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Is Brooklyn for Kids? Residents Debate

Real Estate Round-Up
An angry childless condo owner writes that a few “loud mouth moms and dads at the expense of the other owners want to take space away from the game room . . . make a kids play room,” contrary to the original offering plan. “The kids and their nannies and parents will hi-jack the rest of the space with all their noise and screaming.”

Quickly, the debate turned to one over whether children belong in the city at all. Downtown Brooklyn, until recently, wasn’t considered an ideal place to raise children. . . . Now, with high-rises like BellTell selling apartments with multiple bedrooms, new families are moving into Downtown Brooklyn, sharing hallways with singles and “childless by choice” couples who aren’t amused by rambunctious laughter.

Parents fought back. This one takes the cake: “You people are disgusting. Who the [expletive] do you think raised YOU? Aliens? Wolves? Would you share your thoughts with your own parents?

Ungrateful [expletive]. You need to share this world. Children are part of it, and they are the future … One day that annoying kid down the hall is going to be spoon-feeding you oatmeal mush while you lie in a hospital bed with dementia.”
. . .
[J]udging by the comments, the war over the common space is symbolic of a clash in lifestyles between those who choose to have children and the growing number of people who choose not to.
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Musings of an Adoptive Mom

Adoption Adventures

I'll go out on a limb and declare this relevant. After all, for the many childfree people who are at least partially motivated by population concerns or bothered by disruptive children in public, most adoptive parents are much less "part of the problem". They don't increase the overall number of children in the world, but typically just shift those who are already here to a better situation.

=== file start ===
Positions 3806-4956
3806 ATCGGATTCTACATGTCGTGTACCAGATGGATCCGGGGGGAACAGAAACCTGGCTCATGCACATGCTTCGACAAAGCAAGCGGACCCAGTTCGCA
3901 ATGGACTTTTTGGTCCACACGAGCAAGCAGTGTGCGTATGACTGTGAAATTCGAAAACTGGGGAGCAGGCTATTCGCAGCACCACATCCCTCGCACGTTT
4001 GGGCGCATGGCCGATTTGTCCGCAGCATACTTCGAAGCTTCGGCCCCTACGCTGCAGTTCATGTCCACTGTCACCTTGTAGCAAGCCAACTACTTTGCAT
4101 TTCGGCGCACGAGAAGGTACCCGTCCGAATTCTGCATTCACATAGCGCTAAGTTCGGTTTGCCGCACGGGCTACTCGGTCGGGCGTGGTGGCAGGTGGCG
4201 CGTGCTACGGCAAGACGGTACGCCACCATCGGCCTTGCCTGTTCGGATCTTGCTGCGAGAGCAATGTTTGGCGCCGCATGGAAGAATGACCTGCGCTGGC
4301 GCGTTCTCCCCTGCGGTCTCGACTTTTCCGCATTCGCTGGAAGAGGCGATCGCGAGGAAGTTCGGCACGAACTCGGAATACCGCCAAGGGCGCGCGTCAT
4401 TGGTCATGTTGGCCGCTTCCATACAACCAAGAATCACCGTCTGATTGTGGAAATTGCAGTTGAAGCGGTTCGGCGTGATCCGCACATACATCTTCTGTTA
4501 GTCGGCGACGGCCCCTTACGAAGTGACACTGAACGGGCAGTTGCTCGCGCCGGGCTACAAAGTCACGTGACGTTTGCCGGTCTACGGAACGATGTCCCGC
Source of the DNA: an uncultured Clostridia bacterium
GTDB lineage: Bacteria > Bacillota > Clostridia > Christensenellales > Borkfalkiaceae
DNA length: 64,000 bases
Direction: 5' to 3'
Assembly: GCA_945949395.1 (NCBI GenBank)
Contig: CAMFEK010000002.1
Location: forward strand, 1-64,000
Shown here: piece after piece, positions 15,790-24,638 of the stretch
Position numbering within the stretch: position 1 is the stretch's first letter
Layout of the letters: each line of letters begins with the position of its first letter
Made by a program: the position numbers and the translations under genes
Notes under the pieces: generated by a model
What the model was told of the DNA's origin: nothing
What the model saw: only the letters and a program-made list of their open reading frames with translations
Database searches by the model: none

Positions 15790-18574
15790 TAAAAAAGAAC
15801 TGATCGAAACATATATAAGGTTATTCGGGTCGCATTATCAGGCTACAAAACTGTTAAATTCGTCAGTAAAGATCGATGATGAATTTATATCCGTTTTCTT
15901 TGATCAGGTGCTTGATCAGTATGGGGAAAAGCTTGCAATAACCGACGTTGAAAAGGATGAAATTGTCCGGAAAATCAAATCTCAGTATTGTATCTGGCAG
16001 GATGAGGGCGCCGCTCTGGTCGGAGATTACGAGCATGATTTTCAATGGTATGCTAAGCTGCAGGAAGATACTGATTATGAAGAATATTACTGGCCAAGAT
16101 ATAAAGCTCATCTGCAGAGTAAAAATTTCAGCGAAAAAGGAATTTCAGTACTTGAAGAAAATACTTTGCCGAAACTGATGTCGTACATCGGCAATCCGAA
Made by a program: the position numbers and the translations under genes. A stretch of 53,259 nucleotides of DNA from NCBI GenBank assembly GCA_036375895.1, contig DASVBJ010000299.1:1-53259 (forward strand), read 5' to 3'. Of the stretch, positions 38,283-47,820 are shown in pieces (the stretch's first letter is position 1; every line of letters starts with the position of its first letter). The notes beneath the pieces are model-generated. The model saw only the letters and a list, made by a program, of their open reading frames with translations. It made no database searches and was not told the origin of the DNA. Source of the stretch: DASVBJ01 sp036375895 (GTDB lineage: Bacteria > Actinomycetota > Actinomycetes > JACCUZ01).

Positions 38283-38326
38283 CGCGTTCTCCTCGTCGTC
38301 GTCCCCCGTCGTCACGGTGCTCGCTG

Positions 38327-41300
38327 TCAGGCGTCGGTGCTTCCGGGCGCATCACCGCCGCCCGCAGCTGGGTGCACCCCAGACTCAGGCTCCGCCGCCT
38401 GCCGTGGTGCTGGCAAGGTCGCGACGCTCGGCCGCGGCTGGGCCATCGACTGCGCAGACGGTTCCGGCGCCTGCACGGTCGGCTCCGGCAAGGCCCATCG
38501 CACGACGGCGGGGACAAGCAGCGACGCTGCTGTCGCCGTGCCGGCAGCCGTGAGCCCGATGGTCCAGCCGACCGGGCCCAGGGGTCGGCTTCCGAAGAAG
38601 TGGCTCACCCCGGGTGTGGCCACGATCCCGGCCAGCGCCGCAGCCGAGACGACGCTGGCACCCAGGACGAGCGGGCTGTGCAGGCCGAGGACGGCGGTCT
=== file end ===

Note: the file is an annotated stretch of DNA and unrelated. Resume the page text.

In the case of the blogger here, we see another key difference from typical parents: a lack of the self-replicating drive, the drive to procreate. The author here chose to adopt despite not having known fertility problems. Imagine the impact of such a choice: fewer unwanted children without stable homes, less population growth, and a generation of parents whose motivations tend more generally toward the selfless.

But we live in a society where adoption is nearly always a solution to infertility, and genetic reproduction is the default. The social pressures that contribute to this phenomenon parallel what childfree people face about the choice to be parents at all:
That's not ordinary. In fact, it's downright weird in some people's eyes.

"Why wouldn't you at least try to have your own? Everyone would rather have their own! And for all you know you could conceive easily! Then if it doesn't work right away you can always do fertility treatments! You could use donor eggs! Medical science can do amazing things! You should at least try!"

Thanks, but no thanks.
. . .
I have to be honest and say that it really sucks to get hit with so much negativity. You tell people you're adopting and you're so excited to share the news. You want people to be excited along with you!

People mean well. They care about us and don't want to see us get hurt. I appreciate that. But I'd be lying if I said it's not a huge bummer to have your excitement met with doom and gloom. Fortunately we've got enough people in our corner that are excited for us and support our decision to balance out the naysayers. We draw strength from that support, and from the firm belief that we are choosing the path that is right for us.

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Thursday, April 03, 2008

They’re not kidding

Childless and loving every minute of it
[C]onversations with “childfree” — a preferable term to “childless” by many — women hint at fairly simple reasons for the life choice: lack of interest and personal preference.